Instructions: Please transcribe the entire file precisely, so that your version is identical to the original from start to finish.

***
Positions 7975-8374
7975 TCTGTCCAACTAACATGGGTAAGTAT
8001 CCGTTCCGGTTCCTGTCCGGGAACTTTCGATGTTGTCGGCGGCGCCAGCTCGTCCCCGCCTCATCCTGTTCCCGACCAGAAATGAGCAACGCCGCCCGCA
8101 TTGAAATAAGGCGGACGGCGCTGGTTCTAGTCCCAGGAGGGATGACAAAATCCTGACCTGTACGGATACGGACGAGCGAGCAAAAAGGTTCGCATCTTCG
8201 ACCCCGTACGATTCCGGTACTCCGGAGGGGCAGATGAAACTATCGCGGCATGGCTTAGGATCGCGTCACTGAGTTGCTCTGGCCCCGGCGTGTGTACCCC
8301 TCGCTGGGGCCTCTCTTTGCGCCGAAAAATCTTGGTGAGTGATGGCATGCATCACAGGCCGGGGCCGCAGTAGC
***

Positions 7975-8374
7975 TCTGTCCAACTAACATGGGTAAGTAT
8001 CCGTTCCGGTTCCTGTCCGGGAACTTTCGATGTTGTCGGCGGCGCCAGCTCGTCCCCGCCTCATCCTGTTCCCGACCAGAAATGAGCAACGCCGCCCGCA
8101 TTGAAATAAGGCGGACGGCGCTGGTTCTAGTCCCAGGAGGGATGACAAAATCCTGACCTGTACGGATACGGACGAGCGAGCAAAAAGGTTCGCATCTTCG
8201 ACCCCGTACGATTCCGGTACTCCGGAGGGGCAGATGAAACTATCGCGGCATGGCTTAGGATCGCGTCACTGAGTTGCTCTGGCCCCGGCGTGTGTACCCC
8301 TCGCTGGGGCCTCTCTTTGCGCCGAAAAATCTTGGTGAGTGATGGCATGCATCACAGGCCGGGGCCGCAGTAGC